July 29, 2019
As the Church continues to debate the effectiveness of Donald Trump’s presidency, Christopher Corbett offers a unique perspective on the larger threat of what he calls “Christianophobia.” This very real ideology is gaining steam, with or without President Trump, and we need to realize, and pray for, the ramifications of this anti-faith movement. Here is an excerpt from his article published in THE STREAM.
In short, the best explanation for why evangelicals support Trump is not Trump. It’s Christianophobia. Never-Trumpers may say that evangelical support for Trump feeds Christianophobia. But this movement pre-dates Trump. It doesn’t need Trump. Its fires burn regardless of who is president.
What Evangelicals Preserve Under Trump
I’ve seen Christianophobia’s effects first hand. For over four years, I was a vice president in communications at First Liberty Institute. First Liberty is a non-profit legal organization giving pro bono defense to Americans of any faith suffering from unlawful religious discrimination. Based on the hundreds of legal matters our lawyers handled, here’s what I would estimate is on the line for a very large number of Christians:
Their jobs. Their businesses. Their Bible studies. Their right to raise their children without interference or indoctrination. Their churches’ right to govern property and to control church teaching. Their ability to operate ministries such as orphanages and homeless shelters. Their right to publicly pray and express their views. The list goes on and is well-documented. Losses in these areas are already mounting. Of course, Christianophobic institutions might let us keep some of these things, but only if we renounce key pillars of our beliefs.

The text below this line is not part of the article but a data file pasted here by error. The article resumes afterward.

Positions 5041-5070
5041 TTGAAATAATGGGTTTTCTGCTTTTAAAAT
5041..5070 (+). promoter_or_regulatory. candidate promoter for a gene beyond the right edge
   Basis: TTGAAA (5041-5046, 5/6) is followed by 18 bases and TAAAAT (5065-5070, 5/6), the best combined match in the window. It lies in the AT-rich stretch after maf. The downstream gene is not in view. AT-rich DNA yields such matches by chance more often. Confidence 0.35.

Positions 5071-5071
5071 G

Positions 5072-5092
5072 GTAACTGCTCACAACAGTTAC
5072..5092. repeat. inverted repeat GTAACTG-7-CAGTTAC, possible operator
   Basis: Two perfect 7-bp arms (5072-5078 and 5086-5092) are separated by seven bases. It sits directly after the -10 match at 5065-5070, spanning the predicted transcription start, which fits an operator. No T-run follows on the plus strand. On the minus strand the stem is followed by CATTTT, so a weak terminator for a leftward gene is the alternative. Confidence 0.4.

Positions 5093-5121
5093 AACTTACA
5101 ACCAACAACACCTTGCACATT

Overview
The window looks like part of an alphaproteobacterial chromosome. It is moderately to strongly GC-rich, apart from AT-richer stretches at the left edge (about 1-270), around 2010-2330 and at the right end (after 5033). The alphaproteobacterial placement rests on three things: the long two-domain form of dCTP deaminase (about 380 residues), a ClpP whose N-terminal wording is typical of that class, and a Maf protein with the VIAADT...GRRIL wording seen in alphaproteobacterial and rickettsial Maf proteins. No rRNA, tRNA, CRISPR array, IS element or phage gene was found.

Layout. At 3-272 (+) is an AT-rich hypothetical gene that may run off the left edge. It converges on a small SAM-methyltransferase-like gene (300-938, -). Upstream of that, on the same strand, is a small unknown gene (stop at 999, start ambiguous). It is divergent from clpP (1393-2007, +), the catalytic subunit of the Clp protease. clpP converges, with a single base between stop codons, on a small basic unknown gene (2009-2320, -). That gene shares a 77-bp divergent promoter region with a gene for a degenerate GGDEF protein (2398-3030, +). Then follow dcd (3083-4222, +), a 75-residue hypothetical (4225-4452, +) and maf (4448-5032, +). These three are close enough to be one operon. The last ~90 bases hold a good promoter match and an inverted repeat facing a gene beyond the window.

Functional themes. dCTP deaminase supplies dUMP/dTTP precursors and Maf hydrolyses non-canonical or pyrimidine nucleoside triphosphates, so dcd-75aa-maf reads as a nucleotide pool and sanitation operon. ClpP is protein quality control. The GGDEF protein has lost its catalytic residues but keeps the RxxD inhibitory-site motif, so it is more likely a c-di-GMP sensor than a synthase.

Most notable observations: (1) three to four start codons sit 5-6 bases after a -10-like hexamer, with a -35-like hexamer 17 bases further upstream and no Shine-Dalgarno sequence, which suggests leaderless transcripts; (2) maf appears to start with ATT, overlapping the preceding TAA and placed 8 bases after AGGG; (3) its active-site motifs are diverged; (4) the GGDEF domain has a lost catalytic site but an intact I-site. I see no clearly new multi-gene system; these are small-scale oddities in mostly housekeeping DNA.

Against Christianophobia, there is the Trump administration.
Trump’s federal judges give religious liberty a chance at survival — the “space” for Christians to exist and to influence others. Already, Trump’s judges have paved the way to overturning chilling decisions against Christians in education and small business. However, more is needed. Trump’s religious liberty executive order and the administration’s department guidance rules likely have saved the ability of Christians to live out their faith in government service, including the military. They also likely saved countless faith-owned contractors from banishment by federal agencies. Another executive order seeks to restore to students — including Christians — greater ability to speak more freely on campuses. Throw in Trump’s unprecedented pro-life energy, and is it any wonder that for most evangelicals, the pro vs. con calculus on Trump has fallen toward the “pro” side?
Sure, there will be difficulties to wrestle with. And the ultimate counter to Christianophobia? A revival of biblical literacy and sacrificial zeal within the church. But government is important. It is a God-ordained institution that should protect, not oppose, a freely lived faith. In that light, Trump is not the “crisis” for Christians some may believe.
Christopher Corbett is a writer and communications strategist working with an array of non-profit policy organizations and ministries. He holds a degree in political science from the University of Chicago.